In addition to insects, there are a few other options that can round out your leopard gecko’s nutritional needs:
- Calcium-rich reptile pellet food – Offer a small amount in a dish 1-2 times per week. This provides balanced nutrition.
- Meal replacement powders – These powdered diets can be mixed with water for geckos recovering from illness.
- Treats – Occasional treats like mealworms, waxworms or hornworms add variety. But insects should still be the main diet.
- Fruit puree – Some leopard geckos enjoy a tiny amount of blended fruits like papaya, mango, or banana once a week or less. But not all geckos like fruit.
- Fresh water – Always provide clean water in a small dish, changed daily. Proper hydration supports digestion.
Leopard geckos do best when offered food regularly. Here is a sample feeding schedule of leopard gecko:
- Juveniles (under 1 year) – Feed every day, providing as many appropriately-sized insects as they will eat in a 15 minute period. Dust with calcium + D3 powder 3 feedings per week.
- Adults (over 1 year) – Feed 3-4 times per week. Feed around 5-6 appropriately sized insects per feeding for an adult gecko. Dust with calcium + D3 powder 1-2 feedings per week.
- Seniors (over 3-5 years) – Feed a slightly reduced amount averaging 3-4 times per week. Dust with calcium + D3 powder 1 feeding per week. Monitor weight closely.
The exact amount to feed will depend on the individual gecko’s size and appetite. Gauge this based on their body condition, and make diet adjustments as needed.
Providing proper leopard gecko nutrition requires offering a variety of gutloaded and supplemented insects on a regular feeding schedule. Crickets and dubia roaches make excellent staple feeders. Mealworms, waxworms and others can be fed more sparingly for variety. With optimal diet and nutrition, leopard geckos can stay healthy and thrive for years to come. Be sure to monitor each gecko’s weight, appetite and stool quality, and make diet adjustments as needed. With the right diet, these fascinating lizards can make engaging pets for reptile keepers of all experience levels.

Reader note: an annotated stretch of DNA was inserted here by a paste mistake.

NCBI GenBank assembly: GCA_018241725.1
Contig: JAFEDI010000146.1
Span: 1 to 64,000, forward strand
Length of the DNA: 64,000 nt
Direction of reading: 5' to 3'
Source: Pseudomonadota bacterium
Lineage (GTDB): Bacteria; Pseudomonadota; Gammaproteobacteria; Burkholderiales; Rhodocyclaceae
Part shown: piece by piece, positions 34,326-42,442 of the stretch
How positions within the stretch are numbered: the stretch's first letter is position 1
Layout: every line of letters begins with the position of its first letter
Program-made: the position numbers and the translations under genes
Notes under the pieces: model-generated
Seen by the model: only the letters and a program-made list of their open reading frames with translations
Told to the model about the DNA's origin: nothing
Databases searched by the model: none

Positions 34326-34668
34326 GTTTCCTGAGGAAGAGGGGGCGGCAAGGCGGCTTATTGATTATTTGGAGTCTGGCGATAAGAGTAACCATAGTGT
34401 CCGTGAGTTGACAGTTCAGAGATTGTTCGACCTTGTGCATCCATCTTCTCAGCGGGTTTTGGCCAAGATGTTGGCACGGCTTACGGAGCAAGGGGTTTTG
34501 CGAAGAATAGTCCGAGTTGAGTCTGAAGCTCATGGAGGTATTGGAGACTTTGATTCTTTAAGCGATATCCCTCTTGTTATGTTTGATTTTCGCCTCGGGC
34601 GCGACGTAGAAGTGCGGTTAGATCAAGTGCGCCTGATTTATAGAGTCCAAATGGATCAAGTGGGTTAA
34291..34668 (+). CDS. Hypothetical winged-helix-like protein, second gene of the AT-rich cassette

FAQs About What Can I Feed My Leopard Gecko
Can I offer commercial gecko food to my leopard gecko?
Yes, you can offer commercial gecko food to your leopard gecko. High-quality commercial gecko diets are available and can be a convenient and nutritionally balanced option. However, it’s essential to supplement their diet with live insects like crickets or mealworms for variety and enrichment.
What are the signs of an unhealthy diet in a gecko?
Signs of an unhealthy diet in a gecko may include weight loss, lethargy, constipation, irregular bowel movements, and a lack of appetite. These indicators suggest that the diet is lacking in essential nutrients or is imbalanced. It’s crucial to monitor your gecko’s health and adjust its diet accordingly.
How can I provide a balanced and nutritious diet for my gecko?
To provide a balanced and nutritious diet for your gecko, offer a variety of gut-loaded insects such as crickets, mealworms, and dubia roaches. Dust the insects with a calcium supplement, and occasionally provide vitamin and mineral supplements. Include occasional treats like waxworms, but maintain a balanced diet to ensure all nutritional needs are met.
Is it necessary to provide a calcium supplement for leopard geckos?
Yes, it is necessary to provide a calcium supplement for leopard geckos. Calcium is vital for their bone health and overall well-being. Dusting insects with a calcium supplement before feeding them to your gecko helps ensure they receive an adequate calcium intake.
What do baby leopard geckos eat compared to adults?
Baby leopard geckos have slightly different dietary needs compared to adults. They require smaller prey items, such as tiny crickets and appropriately sized mealworms. As they grow, their diet shifts to larger insects. Additionally, baby geckos may need more frequent feedings due to their rapid growth.